After you have made the decision to terminate the contract, the next step is providing notice to the other party. The notice should include a thorough explanation of your reasoning for terminating the contract—whether that is breach, recission, impossibility, etc. However, an important thing to keep in mind is not to burn any bridges. Certain industries are tight-knit and insular; chances are you will interact with the other party again or an acquaintance of theirs. Professionally handling the contract termination process enables you to preserve relationships even when it becomes apparent that the present agreement must be ended.
Prior to terminating any contract, ensure that you have legal justification for doing so and the specific criteria established in the contractual language would be enforceable in court. Failure to do so may result in negative consequences down the road that could adversely impact your small business. That is why it is essential to be extremely detail-oriented and thorough when drafting any sort of contract. Writing strong agreements for both parties to enter into is a vital capability for the longevity of your business. As the saying goes, the best defense is a good offense.
For relatively new business owners, you may have already made the misstep of not incorporating a termination clause into your contract. Does that mean your hands are tied? The short answer is no, however terminating the agreement will be a bit more complex than if you had properly drafted the contract. Further, it is possible to revise the contract mutually with the other party.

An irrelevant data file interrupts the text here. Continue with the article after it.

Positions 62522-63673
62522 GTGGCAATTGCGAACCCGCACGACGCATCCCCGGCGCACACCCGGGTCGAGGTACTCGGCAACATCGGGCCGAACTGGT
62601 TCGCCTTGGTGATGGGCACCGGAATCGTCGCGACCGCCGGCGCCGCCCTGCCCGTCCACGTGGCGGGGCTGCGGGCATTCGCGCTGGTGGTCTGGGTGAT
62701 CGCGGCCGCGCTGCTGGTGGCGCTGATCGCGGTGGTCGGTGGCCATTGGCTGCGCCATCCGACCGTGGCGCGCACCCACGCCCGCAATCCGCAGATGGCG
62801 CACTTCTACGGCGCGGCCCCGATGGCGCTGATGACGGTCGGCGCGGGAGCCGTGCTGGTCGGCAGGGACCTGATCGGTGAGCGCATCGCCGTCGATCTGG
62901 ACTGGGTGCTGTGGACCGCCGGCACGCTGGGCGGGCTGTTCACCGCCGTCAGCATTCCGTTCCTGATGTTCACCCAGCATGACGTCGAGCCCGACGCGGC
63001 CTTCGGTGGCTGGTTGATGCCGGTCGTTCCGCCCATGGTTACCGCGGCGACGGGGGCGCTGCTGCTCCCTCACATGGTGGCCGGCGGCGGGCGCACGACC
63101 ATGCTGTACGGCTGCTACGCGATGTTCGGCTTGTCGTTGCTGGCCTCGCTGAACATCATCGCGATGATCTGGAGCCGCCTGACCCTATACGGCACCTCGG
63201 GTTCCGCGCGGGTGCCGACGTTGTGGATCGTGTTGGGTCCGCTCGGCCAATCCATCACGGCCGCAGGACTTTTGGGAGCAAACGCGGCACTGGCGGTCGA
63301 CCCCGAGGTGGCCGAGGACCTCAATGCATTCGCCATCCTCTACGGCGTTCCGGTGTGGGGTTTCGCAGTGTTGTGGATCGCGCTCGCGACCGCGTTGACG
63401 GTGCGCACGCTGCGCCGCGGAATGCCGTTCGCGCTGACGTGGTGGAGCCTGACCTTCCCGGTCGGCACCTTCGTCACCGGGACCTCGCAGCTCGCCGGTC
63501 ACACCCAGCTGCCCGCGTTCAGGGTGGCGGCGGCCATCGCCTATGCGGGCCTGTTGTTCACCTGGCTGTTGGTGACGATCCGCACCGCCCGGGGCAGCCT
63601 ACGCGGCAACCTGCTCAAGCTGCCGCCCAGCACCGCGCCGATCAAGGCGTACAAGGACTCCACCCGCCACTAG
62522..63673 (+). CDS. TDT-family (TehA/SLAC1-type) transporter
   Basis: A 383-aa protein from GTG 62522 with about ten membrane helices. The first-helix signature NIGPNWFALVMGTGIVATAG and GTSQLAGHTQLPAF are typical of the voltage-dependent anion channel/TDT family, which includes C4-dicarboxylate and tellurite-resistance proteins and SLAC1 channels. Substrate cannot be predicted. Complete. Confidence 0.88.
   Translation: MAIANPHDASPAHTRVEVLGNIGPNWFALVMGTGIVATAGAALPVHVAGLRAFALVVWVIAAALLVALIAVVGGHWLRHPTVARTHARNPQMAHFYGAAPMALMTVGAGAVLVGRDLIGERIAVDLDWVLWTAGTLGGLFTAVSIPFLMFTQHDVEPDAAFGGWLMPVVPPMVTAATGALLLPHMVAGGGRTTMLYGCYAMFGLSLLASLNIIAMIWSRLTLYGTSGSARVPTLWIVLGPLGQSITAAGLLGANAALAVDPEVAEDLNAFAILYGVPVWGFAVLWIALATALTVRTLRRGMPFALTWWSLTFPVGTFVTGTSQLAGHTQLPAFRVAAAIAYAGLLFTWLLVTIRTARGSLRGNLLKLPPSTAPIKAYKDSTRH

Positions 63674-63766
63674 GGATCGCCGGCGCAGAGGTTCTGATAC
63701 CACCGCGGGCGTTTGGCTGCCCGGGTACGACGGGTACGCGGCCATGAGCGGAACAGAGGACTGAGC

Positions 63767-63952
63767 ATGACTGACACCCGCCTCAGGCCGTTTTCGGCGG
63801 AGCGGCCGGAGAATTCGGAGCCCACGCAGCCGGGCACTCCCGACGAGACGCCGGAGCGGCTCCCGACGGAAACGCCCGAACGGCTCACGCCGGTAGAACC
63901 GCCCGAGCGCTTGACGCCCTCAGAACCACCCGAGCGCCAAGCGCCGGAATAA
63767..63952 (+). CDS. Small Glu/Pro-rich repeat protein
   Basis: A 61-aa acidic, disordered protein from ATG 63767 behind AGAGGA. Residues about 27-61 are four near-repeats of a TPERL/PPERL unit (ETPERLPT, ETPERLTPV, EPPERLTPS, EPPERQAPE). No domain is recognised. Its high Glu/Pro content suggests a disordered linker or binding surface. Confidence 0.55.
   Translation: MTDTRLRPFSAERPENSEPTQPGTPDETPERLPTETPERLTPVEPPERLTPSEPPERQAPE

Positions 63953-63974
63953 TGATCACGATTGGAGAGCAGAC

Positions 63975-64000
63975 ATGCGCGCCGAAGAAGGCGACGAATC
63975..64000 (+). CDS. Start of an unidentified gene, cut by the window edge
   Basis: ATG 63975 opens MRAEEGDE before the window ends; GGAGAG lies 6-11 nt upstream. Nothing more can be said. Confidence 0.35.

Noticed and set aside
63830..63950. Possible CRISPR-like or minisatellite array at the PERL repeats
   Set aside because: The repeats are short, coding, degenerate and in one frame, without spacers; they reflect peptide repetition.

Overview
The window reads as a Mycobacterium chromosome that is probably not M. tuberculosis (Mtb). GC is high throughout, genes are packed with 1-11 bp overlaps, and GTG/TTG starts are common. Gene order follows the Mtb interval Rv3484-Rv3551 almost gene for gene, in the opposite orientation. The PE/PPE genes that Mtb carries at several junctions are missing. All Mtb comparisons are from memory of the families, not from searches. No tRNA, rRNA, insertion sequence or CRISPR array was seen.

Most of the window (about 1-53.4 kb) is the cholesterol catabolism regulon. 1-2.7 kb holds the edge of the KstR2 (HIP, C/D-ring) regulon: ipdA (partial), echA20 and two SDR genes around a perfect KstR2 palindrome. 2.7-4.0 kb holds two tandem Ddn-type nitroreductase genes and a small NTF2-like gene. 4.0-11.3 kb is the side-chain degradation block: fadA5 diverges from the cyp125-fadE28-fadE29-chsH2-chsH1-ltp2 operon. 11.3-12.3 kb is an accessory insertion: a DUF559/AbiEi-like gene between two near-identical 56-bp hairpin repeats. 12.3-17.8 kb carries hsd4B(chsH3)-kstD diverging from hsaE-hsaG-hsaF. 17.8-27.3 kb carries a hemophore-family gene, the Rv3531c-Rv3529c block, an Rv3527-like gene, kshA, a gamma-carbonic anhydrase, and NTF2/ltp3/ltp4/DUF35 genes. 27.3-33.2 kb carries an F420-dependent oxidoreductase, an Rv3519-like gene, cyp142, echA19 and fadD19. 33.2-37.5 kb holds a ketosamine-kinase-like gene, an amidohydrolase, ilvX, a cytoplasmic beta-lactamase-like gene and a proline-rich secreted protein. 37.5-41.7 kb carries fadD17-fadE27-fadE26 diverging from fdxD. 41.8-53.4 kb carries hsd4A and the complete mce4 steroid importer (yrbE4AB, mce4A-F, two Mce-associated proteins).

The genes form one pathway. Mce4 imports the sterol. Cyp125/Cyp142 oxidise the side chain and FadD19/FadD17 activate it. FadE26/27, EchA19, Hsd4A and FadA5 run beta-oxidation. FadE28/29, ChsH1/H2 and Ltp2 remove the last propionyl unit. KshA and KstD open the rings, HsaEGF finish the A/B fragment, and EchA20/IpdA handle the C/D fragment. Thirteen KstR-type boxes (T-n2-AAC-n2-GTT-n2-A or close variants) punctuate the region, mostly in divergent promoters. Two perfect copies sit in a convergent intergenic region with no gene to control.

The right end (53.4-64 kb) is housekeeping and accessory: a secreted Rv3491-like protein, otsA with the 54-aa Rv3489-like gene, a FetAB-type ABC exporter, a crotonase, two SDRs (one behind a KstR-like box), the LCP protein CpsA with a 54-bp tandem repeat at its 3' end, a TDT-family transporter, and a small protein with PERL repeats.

The preferred course of action for business owners is to seek out a business attorney with a proven track record of successfully drafting effective contracts. Your lawyer can assist you with drafting the required notices, writing new agreements that incorporate updated clauses necessary to protect your interests, and determine what the next steps should be when it comes to enforcing a termination clause. With this level of professional support, you can approach contract negotiations with an enviable degree of confidence—allowing you to concentrate fully on growing and scaling your business. That is exactly the type of experience you can expect when you choose to engage with the LOVE LAW FIRM.
Committing to the decision to end an agreement is a process that entails multiple phases, starting with a properly drafted contract, making sure that you have all of the needed information prior to terminating a contract, and having the services of a vetted business attorney to guide you through the process, makes this complex undertaking much more manageable.
Francine E. Love is the Founder & Managing Attorney at LOVE LAW FIRM PLLC which dedicates its practice to serving entrepreneurs, start-ups and small businesses. The opinions expressed are those of the author. This article is for general information purposes and is not intended to be and should not be taken as legal advice.